To the attention of the Algerian fellows and our friends:

The Algerian Cultural Week in South Africa will take place from the 1st to the 10th of May 2018, mainly in the city of Pretoria.

However, the main activities of this event will be organized from the 6th to the 10th of May.

The scheduled activities are:

- Screening of Algerian films;

- Artistic performance by the Algerian ballet "Fen Bladi";

- Music concert;

- Paintings exhibition;

- Photography exhibition;

- Lecture focused on the Algerian cinema.

Algeria will be also the Guest of Honour of South Africa in the celebration of "Africa Month" (May 2018).

The detailed programme of the Algerian Cultural Week will be nearly released.

The Algerian Community in South Africa, Botswana and Lesotho as welleas the friends are welcomed.

HOUSTON (United States)- Minister of Energy Nourredine Bouterfa said Wednesday in Houston, United States, a national and international invitation to tender will be launched shortly for a photovoltaic solar energy plant project with a capacity of 4,000 megawatt.

The tender call is being finalised, Bouterfa said in an opening addtess at the Algerian-US Forum on Energy held in Houston, Texas.

The mega project includes the building of power plants and local manufacturing of equipment and materials intended for the plants, he disclosed.

The renewable energies programme is a major generator of jobs and will highly contribute to industrialization, technological development and acquisition of skills, giving a boost to the country's socio-economic development, Bouterfa said.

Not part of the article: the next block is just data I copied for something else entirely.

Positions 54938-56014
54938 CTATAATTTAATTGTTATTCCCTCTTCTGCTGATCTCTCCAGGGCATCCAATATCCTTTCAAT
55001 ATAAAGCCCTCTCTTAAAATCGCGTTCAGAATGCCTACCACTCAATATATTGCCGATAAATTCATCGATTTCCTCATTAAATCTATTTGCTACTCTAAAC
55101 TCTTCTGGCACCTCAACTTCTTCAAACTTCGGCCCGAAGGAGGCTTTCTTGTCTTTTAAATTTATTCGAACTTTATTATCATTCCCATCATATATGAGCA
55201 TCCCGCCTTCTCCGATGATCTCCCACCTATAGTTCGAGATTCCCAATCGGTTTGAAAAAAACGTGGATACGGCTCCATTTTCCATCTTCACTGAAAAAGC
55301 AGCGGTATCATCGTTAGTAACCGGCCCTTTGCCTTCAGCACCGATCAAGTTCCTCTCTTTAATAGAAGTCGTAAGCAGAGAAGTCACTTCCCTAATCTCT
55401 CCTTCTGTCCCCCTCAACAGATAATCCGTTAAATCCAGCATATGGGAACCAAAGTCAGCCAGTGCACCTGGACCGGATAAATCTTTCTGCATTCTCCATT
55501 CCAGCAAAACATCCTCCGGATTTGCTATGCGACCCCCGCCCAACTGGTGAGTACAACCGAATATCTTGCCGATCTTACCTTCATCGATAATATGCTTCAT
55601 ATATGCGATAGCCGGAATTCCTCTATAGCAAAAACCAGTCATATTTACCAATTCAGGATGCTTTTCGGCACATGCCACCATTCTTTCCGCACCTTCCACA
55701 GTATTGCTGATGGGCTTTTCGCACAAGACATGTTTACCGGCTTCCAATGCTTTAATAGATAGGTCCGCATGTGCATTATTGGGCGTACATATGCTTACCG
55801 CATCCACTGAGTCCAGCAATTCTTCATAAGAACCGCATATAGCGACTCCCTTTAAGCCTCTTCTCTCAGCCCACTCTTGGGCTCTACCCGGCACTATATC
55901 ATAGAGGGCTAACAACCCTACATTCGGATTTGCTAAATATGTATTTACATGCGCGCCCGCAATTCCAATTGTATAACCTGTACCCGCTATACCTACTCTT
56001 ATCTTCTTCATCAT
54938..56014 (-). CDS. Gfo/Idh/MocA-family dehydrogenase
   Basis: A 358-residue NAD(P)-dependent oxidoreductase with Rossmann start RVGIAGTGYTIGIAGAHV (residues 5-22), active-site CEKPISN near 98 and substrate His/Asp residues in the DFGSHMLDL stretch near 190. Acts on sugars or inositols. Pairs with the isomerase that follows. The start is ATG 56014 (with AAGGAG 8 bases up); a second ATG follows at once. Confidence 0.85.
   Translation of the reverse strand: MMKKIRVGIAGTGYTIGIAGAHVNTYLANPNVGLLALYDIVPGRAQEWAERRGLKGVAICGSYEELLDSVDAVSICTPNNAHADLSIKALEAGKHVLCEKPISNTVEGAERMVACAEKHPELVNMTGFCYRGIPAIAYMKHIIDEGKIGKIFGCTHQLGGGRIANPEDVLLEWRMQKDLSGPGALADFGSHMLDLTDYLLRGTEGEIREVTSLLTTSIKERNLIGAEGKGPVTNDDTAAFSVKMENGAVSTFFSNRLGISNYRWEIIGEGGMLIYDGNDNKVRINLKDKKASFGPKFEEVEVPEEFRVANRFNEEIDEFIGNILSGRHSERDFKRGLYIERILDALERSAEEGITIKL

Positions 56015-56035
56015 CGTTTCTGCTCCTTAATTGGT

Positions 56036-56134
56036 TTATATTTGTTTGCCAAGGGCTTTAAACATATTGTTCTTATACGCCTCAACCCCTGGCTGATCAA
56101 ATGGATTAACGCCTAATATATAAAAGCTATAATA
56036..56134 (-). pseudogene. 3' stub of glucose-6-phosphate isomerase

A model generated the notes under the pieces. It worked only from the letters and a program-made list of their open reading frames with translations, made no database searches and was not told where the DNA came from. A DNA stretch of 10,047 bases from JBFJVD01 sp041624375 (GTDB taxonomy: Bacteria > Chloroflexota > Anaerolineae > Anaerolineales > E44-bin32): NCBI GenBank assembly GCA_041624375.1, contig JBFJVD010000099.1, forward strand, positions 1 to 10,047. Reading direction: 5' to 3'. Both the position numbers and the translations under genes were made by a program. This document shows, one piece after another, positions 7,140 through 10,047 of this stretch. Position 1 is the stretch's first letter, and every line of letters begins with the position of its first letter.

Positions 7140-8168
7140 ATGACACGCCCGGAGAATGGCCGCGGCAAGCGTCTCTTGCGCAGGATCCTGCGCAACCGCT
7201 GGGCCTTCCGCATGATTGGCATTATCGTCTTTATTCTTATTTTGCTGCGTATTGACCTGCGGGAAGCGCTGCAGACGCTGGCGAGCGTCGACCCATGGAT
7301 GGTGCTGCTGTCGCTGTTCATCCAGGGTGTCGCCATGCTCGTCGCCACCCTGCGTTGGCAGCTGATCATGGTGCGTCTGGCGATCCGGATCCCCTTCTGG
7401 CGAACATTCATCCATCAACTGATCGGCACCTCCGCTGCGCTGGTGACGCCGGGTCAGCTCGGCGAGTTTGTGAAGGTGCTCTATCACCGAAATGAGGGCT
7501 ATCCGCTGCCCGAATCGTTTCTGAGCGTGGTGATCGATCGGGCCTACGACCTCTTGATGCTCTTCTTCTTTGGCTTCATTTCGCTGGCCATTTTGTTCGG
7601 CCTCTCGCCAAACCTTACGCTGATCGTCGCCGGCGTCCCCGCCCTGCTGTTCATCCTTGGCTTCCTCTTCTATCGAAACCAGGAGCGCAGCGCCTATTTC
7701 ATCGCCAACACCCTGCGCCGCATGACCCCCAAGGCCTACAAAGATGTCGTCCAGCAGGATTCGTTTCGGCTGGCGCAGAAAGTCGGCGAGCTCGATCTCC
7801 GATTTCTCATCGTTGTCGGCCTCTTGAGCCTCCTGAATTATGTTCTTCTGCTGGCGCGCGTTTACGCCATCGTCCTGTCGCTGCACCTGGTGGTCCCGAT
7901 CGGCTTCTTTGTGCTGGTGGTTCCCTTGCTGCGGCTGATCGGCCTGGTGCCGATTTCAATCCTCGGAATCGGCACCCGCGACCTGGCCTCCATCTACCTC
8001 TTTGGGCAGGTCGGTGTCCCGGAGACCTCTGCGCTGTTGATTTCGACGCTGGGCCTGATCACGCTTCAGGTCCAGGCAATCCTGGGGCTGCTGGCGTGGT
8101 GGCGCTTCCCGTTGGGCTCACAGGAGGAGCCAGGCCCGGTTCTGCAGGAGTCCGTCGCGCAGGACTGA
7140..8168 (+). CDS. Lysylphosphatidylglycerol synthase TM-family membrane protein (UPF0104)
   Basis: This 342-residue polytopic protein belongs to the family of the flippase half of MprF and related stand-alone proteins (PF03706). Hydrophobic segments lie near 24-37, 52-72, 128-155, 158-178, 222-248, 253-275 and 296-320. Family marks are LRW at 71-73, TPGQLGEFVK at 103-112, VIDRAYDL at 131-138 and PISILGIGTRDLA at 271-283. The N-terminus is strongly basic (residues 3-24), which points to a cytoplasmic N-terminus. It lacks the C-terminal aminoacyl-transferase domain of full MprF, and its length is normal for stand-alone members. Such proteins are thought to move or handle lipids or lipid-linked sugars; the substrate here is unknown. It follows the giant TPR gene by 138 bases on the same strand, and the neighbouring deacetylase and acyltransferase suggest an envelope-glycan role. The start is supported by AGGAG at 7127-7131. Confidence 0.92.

He added that an important national plan for the development of renewable energy is underway. 


The plan will put in operation nearly 22,000 MW in green energy by 2035-2040, the minister told the managers of American companies attending the meeting. 

Thursday, 15 December 2016 10:28

One can’t talk about Algeria without mentioning its role as energy leader. With 70 percent of its population under the age of 35, the largest country in Africa, the Mediterranean Rim and the Arab world has more than enough energy to channel and to sell. But at what price? Since 2014, oil prices have plummeted by as much as 50 percent.

The country indicators may be struggling, but spirits are high. For every $1 drop in the median price of a barrel, $600 million worth of revenue evaporates from the country’s coffers every year. For the 18th-largest producer in the world, these drops in the price of oil could mean a catastrophe, as more than $80 billion of Forex reserves have been lost in the last two years. Nevertheless, Algiers absorbed the loss and refused to cut its development programs or social policies.

Its growth potential and stability make the nation a noteworthy case in the MENA region. But with 97 percent of its GDP derived from hydrocarbons, how does the country manage?